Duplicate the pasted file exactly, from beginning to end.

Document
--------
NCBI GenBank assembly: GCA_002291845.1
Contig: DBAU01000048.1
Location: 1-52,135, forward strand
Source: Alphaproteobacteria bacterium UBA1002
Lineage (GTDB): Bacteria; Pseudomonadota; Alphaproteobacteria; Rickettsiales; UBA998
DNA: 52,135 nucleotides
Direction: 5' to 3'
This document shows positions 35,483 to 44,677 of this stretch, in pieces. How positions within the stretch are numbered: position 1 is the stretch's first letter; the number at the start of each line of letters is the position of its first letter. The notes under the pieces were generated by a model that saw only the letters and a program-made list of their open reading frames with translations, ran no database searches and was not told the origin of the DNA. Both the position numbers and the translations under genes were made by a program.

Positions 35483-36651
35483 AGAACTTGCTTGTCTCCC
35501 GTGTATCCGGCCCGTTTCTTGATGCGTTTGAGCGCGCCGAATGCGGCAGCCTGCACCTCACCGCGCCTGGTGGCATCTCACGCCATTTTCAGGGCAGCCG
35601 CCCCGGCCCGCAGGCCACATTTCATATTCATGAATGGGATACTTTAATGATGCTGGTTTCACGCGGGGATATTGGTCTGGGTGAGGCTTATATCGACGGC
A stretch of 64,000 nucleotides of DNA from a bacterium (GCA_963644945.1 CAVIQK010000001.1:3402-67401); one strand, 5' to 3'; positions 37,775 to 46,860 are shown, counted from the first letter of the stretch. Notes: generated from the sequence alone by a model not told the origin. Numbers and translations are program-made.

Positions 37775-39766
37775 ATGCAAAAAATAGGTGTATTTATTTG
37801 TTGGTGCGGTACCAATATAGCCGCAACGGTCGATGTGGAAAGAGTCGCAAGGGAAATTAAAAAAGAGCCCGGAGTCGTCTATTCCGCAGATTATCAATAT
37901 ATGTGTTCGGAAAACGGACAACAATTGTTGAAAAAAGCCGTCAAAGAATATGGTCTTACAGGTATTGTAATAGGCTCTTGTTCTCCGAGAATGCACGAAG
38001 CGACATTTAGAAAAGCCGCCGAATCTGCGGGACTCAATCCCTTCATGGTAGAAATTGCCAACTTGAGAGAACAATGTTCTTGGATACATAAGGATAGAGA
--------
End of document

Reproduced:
NCBI GenBank assembly: GCA_002291845.1
Contig: DBAU01000048.1
Location: 1-52,135, forward strand
Source: Alphaproteobacteria bacterium UBA1002
Lineage (GTDB): Bacteria; Pseudomonadota; Alphaproteobacteria; Rickettsiales; UBA998
DNA: 52,135 nucleotides
Direction: 5' to 3'
This document shows positions 35,483 to 44,677 of this stretch, in pieces. How positions within the stretch are numbered: position 1 is the stretch's first letter; the number at the start of each line of letters is the position of its first letter. The notes under the pieces were generated by a model that saw only the letters and a program-made list of their open reading frames with translations, ran no database searches and was not told the origin of the DNA. Both the position numbers and the translations under genes were made by a program.

Positions 35483-36651
35483 AGAACTTGCTTGTCTCCC
35501 GTGTATCCGGCCCGTTTCTTGATGCGTTTGAGCGCGCCGAATGCGGCAGCCTGCACCTCACCGCGCCTGGTGGCATCTCACGCCATTTTCAGGGCAGCCG
35601 CCCCGGCCCGCAGGCCACATTTCATATTCATGAATGGGATACTTTAATGATGCTGGTTTCACGCGGGGATATTGGTCTGGGTGAGGCTTATATCGACGGC
A stretch of 64,000 nucleotides of DNA from a bacterium (GCA_963644945.1 CAVIQK010000001.1:3402-67401); one strand, 5' to 3'; positions 37,775 to 46,860 are shown, counted from the first letter of the stretch. Notes: generated from the sequence alone by a model not told the origin. Numbers and translations are program-made.

Positions 37775-39766
37775 ATGCAAAAAATAGGTGTATTTATTTG
37801 TTGGTGCGGTACCAATATAGCCGCAACGGTCGATGTGGAAAGAGTCGCAAGGGAAATTAAAAAAGAGCCCGGAGTCGTCTATTCCGCAGATTATCAATAT
37901 ATGTGTTCGGAAAACGGACAACAATTGTTGAAAAAAGCCGTCAAAGAATATGGTCTTACAGGTATTGTAATAGGCTCTTGTTCTCCGAGAATGCACGAAG
38001 CGACATTTAGAAAAGCCGCCGAATCTGCGGGACTCAATCCCTTCATGGTAGAAATTGCCAACTTGAGAGAACAATGTTCTTGGATACATAAGGATAGAGA